The Annals of otology, rhinology, and laryngology 02/2002; 111(1):68-76. · 1.21 Impact Factor
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    ABSTRACT: The Arnold-Chiari malformation type I is a rare congenital condition characterized by herniation of the cerebellar tonsils into the upper cervical spinal tract. Various otoneurological manifestations occur in patients with the disease, which has usually been associated with a downbeat type of nystagmus. In this paper a case with this condition is reported presenting with periodic alternating nystagmus (PAN), which is a rare type of nystagmus observed in diseases of the central nervous system of different pathologies. The patient had a complete otoneurological examination and vestibular function testing. Diagnosis was established by using magnetic resonance imaging (MRI).
    The Journal of Laryngology & Otology 01/2002; 115(12):1001-4. · 0.68 Impact Factor
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    ABSTRACT: The masseteric space is an important tissue compartment of the neck, but disease in it is difficult to diagnose and treat. In this paper a case of a young adult male with an abscess of the submasseteric space is presented. Diagnosis was established by computed tomography (CT) of the neck, but the severity of the lesion was not accurately estimated. Surgical intervention was performed and a large quantity of pus was drained. A detailed medical history and clinical examination of the patient as well as CT are important tools in the accurate diagnosis and efficient treatment of the disease.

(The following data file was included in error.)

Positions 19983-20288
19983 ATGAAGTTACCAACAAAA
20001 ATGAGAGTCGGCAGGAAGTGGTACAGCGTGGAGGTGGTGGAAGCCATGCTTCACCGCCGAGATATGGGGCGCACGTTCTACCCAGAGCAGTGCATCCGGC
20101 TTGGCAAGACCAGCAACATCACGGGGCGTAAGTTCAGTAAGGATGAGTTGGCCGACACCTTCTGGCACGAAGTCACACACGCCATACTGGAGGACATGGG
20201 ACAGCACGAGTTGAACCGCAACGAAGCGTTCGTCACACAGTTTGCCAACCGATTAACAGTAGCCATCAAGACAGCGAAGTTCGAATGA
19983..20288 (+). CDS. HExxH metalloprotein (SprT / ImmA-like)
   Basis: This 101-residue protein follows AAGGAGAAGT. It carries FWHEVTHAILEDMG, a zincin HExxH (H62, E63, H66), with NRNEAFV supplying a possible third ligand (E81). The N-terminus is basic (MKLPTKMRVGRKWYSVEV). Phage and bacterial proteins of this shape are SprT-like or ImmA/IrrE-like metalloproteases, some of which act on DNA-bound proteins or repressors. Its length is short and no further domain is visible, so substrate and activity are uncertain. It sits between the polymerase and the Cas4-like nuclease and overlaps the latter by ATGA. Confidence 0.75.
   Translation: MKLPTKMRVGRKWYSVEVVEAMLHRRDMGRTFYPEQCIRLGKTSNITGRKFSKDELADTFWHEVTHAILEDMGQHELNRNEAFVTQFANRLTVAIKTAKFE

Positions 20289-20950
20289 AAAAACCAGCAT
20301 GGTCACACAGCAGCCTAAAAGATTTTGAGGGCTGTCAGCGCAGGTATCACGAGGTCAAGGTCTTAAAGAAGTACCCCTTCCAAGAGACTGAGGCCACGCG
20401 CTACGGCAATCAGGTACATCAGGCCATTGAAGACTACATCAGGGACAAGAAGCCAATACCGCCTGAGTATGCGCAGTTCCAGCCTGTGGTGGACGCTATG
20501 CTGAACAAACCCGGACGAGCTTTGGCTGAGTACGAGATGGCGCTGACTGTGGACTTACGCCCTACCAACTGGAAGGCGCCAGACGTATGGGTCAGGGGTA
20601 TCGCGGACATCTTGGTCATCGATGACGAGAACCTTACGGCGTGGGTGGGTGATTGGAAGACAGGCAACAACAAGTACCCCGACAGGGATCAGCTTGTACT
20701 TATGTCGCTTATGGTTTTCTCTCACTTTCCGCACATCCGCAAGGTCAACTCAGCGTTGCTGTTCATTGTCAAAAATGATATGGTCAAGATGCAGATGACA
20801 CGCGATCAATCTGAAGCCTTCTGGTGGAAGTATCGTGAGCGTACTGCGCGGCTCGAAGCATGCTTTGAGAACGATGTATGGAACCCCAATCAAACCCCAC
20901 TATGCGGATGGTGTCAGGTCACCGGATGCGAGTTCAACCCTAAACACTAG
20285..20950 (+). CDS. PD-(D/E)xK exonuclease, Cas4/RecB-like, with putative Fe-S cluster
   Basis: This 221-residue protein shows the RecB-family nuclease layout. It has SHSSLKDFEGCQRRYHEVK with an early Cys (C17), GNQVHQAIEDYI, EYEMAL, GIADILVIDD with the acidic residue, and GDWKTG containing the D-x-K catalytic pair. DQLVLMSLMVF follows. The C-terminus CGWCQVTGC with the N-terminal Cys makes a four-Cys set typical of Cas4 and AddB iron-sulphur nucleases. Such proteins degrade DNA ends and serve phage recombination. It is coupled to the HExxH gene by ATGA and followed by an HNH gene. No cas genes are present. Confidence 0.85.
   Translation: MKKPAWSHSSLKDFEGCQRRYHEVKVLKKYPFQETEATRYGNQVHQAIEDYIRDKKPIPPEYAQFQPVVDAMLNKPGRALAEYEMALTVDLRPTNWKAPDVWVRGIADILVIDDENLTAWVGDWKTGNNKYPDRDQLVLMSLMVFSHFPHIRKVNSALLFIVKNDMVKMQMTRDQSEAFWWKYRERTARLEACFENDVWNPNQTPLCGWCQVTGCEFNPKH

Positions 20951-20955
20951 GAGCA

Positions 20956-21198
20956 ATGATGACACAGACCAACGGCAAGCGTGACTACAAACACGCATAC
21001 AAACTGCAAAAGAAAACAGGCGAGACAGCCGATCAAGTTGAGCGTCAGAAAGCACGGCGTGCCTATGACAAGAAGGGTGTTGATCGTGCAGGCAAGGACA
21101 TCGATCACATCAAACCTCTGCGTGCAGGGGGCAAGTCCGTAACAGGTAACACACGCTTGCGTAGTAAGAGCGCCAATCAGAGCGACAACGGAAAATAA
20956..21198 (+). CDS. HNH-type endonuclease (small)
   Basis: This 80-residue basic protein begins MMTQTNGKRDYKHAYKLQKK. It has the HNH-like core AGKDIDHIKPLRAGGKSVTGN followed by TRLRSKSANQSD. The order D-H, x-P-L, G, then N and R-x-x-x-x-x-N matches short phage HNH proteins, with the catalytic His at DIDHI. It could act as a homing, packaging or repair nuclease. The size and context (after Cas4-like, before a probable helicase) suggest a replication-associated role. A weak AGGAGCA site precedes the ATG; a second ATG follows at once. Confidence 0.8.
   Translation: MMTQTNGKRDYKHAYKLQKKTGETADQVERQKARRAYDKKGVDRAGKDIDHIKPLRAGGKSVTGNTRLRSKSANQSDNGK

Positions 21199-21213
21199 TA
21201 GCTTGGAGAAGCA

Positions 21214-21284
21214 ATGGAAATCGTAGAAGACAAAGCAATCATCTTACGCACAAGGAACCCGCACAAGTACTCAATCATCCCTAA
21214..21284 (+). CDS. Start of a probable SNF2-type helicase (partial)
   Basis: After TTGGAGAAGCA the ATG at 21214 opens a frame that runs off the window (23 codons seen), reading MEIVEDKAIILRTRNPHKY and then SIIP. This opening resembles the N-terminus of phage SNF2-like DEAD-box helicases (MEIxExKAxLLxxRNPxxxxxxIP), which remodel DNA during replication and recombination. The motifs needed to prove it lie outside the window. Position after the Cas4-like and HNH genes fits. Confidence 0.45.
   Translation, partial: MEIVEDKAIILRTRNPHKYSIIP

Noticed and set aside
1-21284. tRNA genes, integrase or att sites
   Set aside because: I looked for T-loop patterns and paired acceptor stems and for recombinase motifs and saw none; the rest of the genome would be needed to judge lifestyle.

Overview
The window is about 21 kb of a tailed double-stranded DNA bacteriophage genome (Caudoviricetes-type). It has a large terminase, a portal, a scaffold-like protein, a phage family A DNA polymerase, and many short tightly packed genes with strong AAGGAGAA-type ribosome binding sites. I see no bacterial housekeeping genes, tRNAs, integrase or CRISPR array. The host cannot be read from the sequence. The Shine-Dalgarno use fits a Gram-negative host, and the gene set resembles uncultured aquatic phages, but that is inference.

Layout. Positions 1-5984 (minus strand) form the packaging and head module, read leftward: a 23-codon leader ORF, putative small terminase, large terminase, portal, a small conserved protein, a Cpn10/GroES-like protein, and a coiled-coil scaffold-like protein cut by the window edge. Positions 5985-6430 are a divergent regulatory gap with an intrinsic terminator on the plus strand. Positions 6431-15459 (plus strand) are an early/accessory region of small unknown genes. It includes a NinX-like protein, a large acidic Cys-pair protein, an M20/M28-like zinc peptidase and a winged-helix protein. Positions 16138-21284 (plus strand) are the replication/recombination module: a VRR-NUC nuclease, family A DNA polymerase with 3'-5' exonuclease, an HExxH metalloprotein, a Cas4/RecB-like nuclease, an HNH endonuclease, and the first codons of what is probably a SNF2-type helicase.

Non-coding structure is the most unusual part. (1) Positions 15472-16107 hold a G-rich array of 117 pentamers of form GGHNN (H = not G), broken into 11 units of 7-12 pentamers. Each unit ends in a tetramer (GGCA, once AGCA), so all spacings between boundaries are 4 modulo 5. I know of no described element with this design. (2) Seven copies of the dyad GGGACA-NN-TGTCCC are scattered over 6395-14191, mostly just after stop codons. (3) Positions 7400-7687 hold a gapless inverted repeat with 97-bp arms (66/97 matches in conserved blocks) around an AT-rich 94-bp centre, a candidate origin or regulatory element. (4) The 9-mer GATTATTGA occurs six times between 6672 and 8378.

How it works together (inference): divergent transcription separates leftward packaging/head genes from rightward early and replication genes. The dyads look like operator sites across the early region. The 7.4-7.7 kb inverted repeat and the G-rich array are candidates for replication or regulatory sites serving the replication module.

The Journal of Laryngology & Otology 02/2001; 115(1):68-70. · 0.68 Impact Factor